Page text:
§ 30. Mr. Darling
asked the Minister of Labour whether he will request the employers' side of his Joint Advisory Council to inquire into the attitude of employers and their trade associations to modern wages systems and to consultation with trade unions on all industrial questions.
§ Mr. Darling
Do we understand from the Minister's reply that the right hon. Gentleman is satisfied that there is nothing on the employers' side of industrial relations which needs to be improved and put right? As the Trades Union Congress is looking into any faults and weaknesses which there may be in trade union methods and organisation, can he not use his influence to persuade the employers to set up a similar inquiry to remedy their faults and weaknesses?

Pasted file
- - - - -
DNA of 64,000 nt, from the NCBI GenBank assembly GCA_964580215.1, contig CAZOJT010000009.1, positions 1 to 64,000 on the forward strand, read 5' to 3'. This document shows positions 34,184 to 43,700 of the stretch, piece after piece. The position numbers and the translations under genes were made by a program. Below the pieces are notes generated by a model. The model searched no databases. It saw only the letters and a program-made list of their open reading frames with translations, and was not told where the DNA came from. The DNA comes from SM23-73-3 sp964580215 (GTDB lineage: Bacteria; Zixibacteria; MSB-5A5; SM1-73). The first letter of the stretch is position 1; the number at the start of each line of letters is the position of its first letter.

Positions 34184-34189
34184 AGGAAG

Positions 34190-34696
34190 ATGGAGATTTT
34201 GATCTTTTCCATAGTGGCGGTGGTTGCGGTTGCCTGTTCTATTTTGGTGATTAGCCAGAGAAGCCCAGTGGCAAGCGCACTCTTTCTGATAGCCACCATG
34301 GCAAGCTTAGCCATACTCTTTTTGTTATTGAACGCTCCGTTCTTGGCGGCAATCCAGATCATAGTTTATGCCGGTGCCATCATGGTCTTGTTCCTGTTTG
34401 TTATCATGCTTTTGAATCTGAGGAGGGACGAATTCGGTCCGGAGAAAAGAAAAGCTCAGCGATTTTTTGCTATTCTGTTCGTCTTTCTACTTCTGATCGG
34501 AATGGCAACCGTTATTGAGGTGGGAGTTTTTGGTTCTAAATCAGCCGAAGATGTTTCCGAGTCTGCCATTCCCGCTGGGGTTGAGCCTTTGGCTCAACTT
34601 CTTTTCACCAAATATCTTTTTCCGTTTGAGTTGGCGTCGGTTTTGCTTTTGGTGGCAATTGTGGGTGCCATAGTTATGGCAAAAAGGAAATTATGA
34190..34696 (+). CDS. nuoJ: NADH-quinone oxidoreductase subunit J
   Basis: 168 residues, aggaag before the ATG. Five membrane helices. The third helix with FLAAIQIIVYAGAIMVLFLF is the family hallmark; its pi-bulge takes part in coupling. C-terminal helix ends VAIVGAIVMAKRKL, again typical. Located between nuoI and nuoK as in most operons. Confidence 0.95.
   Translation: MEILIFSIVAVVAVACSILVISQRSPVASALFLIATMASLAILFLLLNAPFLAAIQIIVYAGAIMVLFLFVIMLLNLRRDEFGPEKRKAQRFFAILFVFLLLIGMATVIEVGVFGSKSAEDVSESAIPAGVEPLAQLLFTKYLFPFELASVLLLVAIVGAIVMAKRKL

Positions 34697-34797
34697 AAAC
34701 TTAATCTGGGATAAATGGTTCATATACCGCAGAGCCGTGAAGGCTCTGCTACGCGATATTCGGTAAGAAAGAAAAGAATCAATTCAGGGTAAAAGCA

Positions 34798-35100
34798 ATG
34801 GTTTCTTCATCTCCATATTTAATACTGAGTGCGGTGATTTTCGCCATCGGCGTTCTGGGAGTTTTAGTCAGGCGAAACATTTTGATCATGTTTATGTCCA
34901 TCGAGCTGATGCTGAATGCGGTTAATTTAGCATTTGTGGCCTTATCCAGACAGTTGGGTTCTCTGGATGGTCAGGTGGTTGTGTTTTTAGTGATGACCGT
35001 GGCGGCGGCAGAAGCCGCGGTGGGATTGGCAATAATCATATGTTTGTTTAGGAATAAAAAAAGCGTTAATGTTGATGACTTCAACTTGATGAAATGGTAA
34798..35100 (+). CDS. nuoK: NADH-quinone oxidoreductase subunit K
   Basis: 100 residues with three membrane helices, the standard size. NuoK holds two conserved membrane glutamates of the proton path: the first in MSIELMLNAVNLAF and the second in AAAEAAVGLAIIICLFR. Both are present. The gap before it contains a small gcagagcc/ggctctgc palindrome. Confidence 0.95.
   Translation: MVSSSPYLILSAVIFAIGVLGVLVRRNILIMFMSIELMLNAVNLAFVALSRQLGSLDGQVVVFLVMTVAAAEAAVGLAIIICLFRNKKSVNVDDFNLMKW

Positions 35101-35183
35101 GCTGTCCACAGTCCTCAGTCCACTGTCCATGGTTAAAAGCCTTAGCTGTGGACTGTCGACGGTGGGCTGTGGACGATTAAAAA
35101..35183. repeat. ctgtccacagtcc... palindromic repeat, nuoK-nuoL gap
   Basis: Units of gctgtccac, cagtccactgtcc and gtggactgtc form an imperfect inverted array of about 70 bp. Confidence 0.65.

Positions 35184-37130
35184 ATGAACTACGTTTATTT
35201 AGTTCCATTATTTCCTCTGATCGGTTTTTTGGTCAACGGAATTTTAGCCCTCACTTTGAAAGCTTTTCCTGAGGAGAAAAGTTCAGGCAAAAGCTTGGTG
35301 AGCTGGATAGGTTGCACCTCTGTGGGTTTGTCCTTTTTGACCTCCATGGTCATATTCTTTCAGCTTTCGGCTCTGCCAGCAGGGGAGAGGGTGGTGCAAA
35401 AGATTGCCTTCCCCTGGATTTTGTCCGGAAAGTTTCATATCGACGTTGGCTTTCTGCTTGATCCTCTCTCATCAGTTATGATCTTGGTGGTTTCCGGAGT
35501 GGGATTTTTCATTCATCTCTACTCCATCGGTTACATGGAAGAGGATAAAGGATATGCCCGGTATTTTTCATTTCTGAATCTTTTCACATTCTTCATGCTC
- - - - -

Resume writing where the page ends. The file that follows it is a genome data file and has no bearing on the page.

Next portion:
§ Mr. Heath
I have no doubt that there are things which can be made better on all sides of industry. Industrial relations are a problem of human relations, and as soon as human relations are involved the element of human weakness enters. It is the practice that things are not put to one side alone of the National Joint Advisory Council.
The initiative for the inquiry by the Trades Union Congress was taken by the T.U.C. itself, and I am certain that everybody in the House welcomes it. But it was not taken as part of, or one side of, the N.J.A.C. It was made quite clear at the meeting of the N.J.A.C. last week that the description as the Trade Union side of the N.J.A.C. was a convenient form to describe those making the inquiry; in other words, they are the members of the T.U.C. on the N.J.A.C., but it was not as such an N.J.A.C. inquiry.